We all spend a lot of money on our homes – so how about making your home earn money for a change? Perhaps children have gone off to university, or you’ve recently cleared out a box room and discovered an empty spare bedroom. Taking a longterm tenant in isn’t for everyone, as you might not fancy sharing your house permanently. Letting the room out on Airbnb could be a perfect fit, though. You can control when you let it, and potential customers will come to you.
Renting through Airbnb also means that you’re automatically covered by their insurance, so if a guest accidentally damages your property or gets hurt themselves, you don’t need to approach your own insurers. In a similar system to eBay, guests and hosts both publish reviews after the stay, so you can have some level of trust as to who you’re letting into your home!
To get started, you’ll need to create a profile on Airbnb. Be as descriptive as you can, and take lots of clear photos of the room and bathroom. If you’re also offering access to other areas of the house, such as the garden or living room, add photos of those as well.
Decide who your target audience is, and tailor your description accordingly. For example, if you’re within walking distance of a major train station and are hoping to net business travellers, your 50-character title might say ‘spacious private room 5 mins walk from station’. Don’t waste those precious 50 characters by offering unnecessary information – for example, there’s no need to put ‘room available in Maidenhead’, as your potential guest will already have typed ‘Maidenhead’ into the search box to find your listing. If you’re not aiming at a specific audience, then highlight your property’s best feature – for example, a quiet, rural setting; stunning views or easy accessibility.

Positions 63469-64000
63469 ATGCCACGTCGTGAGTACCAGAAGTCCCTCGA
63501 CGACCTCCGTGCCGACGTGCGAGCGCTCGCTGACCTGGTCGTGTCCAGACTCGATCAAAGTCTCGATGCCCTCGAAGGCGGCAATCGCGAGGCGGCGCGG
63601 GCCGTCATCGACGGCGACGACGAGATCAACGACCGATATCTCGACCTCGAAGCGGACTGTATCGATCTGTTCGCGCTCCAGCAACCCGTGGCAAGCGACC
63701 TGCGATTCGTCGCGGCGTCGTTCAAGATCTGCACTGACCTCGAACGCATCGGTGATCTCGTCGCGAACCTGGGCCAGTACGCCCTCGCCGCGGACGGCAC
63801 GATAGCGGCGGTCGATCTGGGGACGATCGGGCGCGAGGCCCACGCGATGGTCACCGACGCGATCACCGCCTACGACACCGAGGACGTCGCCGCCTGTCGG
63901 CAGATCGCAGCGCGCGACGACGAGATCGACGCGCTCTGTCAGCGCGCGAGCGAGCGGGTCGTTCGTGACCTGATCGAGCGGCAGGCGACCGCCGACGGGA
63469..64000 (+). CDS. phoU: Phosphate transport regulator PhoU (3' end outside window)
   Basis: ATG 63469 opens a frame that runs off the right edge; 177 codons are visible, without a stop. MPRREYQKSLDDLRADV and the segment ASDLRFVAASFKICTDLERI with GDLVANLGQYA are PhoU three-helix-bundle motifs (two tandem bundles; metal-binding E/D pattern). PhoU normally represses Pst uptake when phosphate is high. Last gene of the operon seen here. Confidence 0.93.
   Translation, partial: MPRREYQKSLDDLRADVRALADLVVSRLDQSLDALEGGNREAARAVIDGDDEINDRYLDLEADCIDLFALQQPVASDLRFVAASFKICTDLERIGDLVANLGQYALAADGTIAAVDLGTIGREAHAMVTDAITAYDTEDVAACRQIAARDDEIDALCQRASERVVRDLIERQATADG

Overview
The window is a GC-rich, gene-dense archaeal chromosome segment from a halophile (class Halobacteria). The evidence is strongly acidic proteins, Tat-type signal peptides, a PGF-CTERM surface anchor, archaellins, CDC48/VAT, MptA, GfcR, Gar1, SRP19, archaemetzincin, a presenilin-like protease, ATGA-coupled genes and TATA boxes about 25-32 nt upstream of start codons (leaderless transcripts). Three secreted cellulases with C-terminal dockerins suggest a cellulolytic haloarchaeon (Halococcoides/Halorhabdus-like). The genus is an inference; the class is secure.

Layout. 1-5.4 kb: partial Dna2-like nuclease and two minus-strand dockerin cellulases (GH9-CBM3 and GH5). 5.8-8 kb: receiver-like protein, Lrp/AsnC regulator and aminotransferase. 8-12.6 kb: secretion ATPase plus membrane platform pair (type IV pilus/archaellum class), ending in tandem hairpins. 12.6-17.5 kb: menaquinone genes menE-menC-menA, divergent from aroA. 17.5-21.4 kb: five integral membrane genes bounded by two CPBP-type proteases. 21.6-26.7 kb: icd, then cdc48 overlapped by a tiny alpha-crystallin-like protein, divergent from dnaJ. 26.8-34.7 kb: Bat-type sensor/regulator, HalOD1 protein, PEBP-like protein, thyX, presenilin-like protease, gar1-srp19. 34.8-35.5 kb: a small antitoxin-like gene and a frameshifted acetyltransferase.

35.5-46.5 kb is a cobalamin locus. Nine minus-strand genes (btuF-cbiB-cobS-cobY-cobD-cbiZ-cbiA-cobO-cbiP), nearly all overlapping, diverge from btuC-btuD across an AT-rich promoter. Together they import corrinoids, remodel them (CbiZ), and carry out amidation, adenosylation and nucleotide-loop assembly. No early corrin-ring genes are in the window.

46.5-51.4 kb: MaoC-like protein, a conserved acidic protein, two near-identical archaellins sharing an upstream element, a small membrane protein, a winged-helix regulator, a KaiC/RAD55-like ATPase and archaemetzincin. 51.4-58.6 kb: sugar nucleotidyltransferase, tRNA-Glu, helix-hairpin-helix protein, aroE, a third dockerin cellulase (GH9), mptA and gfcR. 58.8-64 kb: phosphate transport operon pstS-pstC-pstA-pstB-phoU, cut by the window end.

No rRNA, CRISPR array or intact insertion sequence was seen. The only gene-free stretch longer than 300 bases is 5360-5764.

Airbnb will recommend how much to charge, but the best way to price your room is to look at what else is on offer in the area. Prices for a single, private room in a shared house average around £35 to £50 per night, depending on where you are in the country. If you have last minute availability, you can drop your prices as the date approaches if you want to.
Airbnb users are often booking at the last minute, so make sure your description is clear and contains all the relevant information so that potential guests can make a quick decision.
Add any other amenities to help your room stand out from the crowd, such as free cancellations, wifi, TV, drinks making facilities, an iron, fireplace, hairdryer and whether or not you’re providing toiletries. The level of service you provide is entirely up to you – you might be on hand to offer your guests a full English fry up, or you might provide a box of cornflakes and a kettle. Just be clear about what guests can expect, and price accordingly. You’ll be expected to provide essentials, such as sheets, towels, soap and loo paper.
Offering secure, off road parking can be a real bonus – if you’re in an area where parking is a rarity make sure you mention in your property description that it’s available. Remember to tell potential guests whether they’ll have the use of a private bathroom, or whether they’ll have to share.
You’ll also have to set house rules, such as whether or not you allow smoking (and where it’s allowed), and whether young children or pets are welcome. For security, Airbnb will charge guests the full amount before arrival, and then you’ll get the money after they’ve checked in (less a 3 per cent service charge).
Finally, make sure the room is clean and tidy (it’s particularly important to clean the bathroom, too!) and get ready to welcome your guests.